Best exercise tip you’ll hear today, drink more water for better results
If you exercise regularly, and follow a strict diet plan, here’s something you can do to reach your weight loss goals faster: Drink more water, say experts. Research suggests that it will help you reap the full cognitive benefits of exercise and gain sharper intellectual ability.fitness Updated: Apr 23, 2018 13:07 IST
Age is just a number, and you can take steps to ensure it doesn’t . Exercising offers a host of benefits to elderly adults, including reduced weakness, blood pressure control, and a sharper brain. A simple addition to your fitness routine can ensure that you get even more benefits. A new study by a team of New England-based researchers shows that drinking more water can help you reap the full cognitive benefits of exercise.
The study explored the association between hydration before exercising, and exercise-enhanced cognition in older adults. One of the main concerns is that elderly people may often not realise that they are thirsty. “Middle-age and older adults often display a blunted thirst perception, which places them at risk for dehydration and subsequently may reduce the cognitive health-related benefits of exercise,” said the researchers.
For the study, the researchers recruited recreational cyclists (average age 55) who participated in a large cycling event on a warm day (78-86 degrees F). The cyclists performed a “trail-making” executive function test — quickly and accurately connecting numbered dots using paper and pencil — before and after the event. Executive function includes the skills needed to plan, focus, remember and multi-task. Exercise has been shown to improve intellectual health, including executive function.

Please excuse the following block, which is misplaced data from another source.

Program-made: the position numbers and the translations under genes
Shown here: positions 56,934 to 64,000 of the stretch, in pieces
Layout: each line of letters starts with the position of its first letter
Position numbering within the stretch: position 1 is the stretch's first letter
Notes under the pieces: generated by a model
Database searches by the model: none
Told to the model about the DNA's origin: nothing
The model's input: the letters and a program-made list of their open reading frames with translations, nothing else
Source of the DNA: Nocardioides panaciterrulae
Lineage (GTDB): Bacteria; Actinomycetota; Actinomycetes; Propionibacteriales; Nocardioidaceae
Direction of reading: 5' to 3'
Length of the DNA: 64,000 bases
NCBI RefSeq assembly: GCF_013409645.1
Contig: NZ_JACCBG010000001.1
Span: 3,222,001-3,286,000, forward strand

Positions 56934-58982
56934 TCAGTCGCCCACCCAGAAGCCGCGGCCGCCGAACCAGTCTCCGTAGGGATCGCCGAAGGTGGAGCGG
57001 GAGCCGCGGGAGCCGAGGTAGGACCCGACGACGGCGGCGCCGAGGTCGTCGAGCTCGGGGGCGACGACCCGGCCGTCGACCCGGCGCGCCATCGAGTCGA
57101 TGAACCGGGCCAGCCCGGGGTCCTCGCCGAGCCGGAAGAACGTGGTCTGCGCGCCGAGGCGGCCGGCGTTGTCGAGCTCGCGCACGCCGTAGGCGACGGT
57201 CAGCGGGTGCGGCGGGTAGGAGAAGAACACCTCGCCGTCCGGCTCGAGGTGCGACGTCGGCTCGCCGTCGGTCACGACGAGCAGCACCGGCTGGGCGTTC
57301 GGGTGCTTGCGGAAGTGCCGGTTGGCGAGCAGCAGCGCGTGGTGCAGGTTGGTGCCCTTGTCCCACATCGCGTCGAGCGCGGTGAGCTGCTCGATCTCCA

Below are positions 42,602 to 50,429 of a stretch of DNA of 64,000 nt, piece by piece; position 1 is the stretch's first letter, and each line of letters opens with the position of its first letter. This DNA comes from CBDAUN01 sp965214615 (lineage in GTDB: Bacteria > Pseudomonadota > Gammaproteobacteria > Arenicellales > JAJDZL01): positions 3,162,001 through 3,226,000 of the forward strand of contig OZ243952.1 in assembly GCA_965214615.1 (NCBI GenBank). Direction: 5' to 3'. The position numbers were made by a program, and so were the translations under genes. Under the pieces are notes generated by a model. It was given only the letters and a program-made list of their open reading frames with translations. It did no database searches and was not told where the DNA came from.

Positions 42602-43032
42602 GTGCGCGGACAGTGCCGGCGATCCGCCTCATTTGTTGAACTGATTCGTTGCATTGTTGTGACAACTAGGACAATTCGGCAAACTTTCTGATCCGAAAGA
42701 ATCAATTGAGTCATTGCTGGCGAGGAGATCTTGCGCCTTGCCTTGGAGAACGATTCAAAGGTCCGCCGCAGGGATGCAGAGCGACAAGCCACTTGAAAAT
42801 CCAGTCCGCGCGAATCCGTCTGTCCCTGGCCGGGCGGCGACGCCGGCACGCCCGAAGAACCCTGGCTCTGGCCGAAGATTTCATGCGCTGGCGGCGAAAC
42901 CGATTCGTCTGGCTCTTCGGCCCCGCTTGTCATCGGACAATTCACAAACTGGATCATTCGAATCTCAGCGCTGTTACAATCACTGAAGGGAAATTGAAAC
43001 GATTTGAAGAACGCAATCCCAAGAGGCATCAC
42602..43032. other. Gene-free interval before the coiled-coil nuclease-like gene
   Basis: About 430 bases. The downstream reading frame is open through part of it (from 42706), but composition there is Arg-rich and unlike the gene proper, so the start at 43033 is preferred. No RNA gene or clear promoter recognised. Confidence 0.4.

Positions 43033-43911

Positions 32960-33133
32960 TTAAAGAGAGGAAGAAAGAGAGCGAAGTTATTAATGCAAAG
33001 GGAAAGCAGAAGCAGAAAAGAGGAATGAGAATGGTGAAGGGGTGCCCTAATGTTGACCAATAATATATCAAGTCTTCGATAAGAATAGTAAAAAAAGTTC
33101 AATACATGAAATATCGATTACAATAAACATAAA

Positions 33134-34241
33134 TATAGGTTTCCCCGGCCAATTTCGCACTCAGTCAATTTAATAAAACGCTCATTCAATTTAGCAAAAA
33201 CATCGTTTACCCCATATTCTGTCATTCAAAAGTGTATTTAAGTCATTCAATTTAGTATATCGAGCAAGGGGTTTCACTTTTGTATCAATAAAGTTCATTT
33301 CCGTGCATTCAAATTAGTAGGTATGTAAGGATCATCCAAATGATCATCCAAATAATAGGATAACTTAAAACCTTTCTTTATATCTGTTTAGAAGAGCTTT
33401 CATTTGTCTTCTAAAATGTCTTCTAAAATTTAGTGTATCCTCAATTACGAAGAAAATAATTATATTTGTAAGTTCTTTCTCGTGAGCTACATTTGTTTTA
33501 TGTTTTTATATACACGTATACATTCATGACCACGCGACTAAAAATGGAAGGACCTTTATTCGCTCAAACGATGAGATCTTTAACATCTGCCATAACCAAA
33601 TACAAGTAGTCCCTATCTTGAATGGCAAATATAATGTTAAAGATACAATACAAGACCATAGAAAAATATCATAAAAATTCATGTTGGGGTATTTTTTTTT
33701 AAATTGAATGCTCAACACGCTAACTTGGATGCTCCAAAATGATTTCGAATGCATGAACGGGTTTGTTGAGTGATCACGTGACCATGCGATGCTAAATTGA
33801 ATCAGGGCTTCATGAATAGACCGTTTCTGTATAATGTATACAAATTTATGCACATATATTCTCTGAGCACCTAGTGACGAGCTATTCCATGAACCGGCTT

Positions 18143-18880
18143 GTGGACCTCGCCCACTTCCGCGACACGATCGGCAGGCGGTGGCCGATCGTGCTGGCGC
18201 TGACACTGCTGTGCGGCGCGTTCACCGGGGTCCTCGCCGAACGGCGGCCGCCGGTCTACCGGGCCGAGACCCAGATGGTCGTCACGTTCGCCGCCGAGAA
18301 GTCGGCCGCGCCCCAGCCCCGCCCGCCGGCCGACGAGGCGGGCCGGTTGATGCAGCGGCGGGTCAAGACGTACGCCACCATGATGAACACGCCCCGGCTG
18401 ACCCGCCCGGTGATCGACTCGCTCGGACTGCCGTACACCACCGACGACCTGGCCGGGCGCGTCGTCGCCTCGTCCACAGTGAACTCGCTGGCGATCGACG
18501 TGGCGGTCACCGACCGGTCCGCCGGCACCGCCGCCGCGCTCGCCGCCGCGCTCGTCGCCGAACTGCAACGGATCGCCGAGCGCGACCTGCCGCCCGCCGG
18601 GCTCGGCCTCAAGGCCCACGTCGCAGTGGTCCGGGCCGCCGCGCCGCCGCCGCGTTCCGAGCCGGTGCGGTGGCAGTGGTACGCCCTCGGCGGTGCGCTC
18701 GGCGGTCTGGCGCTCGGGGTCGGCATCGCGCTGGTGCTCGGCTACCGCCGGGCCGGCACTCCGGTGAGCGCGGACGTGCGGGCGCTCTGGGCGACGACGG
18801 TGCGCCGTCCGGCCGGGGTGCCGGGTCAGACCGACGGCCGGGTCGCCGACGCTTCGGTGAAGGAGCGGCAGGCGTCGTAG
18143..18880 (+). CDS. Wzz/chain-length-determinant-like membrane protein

The normal hydration group showed noticeable improvement in the completion time when compared to their pre-cycling test. The dehydration group also completed their post-cycling test more quickly, but the time reduction was not significant. “Older adults should adopt adequate drinking behaviours to reduce cognitive fatigue and potentially enhance the cognitive benefits of regular exercise participation,” the researchers wrote.
The study was presented at the American Physiological Society (APS) annual meeting at Experimental Biology 2018 in San Diego.
(With inputs from ANI)
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